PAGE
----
After two years of languishing, the 1990-vessel left the Elefsis Bay bound to the scrapyard last week.
The 47,000-ton ship has been out of use since the beginning of 2020. It will now be dismantled at a Turkish recycling facility and other classic cruise ships.
The entire vessel’s construction materials, fixtures, systems, and engines will be removed for sale to make way for reuse or repurposing.
The Horizon debuted as Celebrity Cruises’ first new build in 1990. The Meyer Weft designed the vessel for premium cruising in North America.
The 1,450-guest vessel, which was launched on the New York to Bermuda route, served the upscale brand in many destinations, including Alaska and Canada.
Before the Horizon left the company’s fleet, it was also the first Celebrity ship to be based in Philadelphia and Norfolk.
Transferred to Island Cruises in 2005, the vessel was renamed Island Star.
Royal Caribbean and First Choice Holidays partnered to launch the brand. It was designed for the UK family market in the summers and a younger audience in Brazil in the winter.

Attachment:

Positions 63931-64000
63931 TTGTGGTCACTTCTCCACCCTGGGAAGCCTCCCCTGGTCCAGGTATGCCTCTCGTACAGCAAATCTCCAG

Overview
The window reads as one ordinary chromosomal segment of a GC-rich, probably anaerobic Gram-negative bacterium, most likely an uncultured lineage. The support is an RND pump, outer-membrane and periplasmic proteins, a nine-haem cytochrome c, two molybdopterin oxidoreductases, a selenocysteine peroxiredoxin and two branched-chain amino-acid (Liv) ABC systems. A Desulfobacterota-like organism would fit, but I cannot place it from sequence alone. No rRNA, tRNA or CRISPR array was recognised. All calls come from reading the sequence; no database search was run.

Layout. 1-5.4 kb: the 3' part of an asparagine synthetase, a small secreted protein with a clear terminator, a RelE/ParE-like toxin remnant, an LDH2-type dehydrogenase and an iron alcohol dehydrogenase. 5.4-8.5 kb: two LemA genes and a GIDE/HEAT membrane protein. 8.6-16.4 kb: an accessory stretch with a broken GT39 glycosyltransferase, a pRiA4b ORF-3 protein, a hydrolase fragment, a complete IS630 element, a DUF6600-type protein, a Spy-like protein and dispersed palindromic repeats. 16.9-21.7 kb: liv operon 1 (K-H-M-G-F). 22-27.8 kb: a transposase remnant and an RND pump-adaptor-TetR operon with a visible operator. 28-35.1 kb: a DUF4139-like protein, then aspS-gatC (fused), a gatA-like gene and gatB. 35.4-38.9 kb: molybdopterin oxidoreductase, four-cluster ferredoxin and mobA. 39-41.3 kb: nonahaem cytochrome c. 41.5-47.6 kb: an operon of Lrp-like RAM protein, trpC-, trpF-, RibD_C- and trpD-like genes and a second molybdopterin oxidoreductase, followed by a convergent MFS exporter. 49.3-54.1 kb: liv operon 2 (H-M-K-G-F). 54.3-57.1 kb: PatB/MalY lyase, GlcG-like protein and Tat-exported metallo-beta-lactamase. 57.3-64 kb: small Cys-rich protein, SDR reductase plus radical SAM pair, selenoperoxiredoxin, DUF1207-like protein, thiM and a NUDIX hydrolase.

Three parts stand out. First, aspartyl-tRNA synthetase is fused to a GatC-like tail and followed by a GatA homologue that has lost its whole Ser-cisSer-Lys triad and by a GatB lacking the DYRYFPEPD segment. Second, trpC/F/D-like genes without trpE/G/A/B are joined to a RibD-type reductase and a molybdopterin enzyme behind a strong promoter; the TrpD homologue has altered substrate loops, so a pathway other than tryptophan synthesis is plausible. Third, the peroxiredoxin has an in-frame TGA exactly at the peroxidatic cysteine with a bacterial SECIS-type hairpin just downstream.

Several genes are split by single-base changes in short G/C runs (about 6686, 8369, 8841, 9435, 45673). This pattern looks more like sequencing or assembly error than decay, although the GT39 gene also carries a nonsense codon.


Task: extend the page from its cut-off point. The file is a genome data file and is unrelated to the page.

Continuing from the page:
Three years later, it was handed over to Pullmantur Cruceros, its last operator. A Spanish company also owned the ship, which was part of the Royal Caribbean Group. The Spanish company used it for itineraries throughout Europe, Latin America and the Caribbean.
The Horizon was also part of Pullmantur’s 12-year history. It also sailed with Croisieres France, the company’s French brand.
After the COVID-19 pandemic brought the entire cruise fleet to an abrupt halt in early 2020, the Horizon completed its final cruise in March that year.
The vessel was used to repatriate Pullmantur’s crewmembers a few weeks later before arriving in Elefsis Bay, Greece – where they remained for two years.
Pullmantur filed for insolvency on July 2020. The ship and its fleet mates Monarch & Sovereign were returned to Royal Caribbean Group.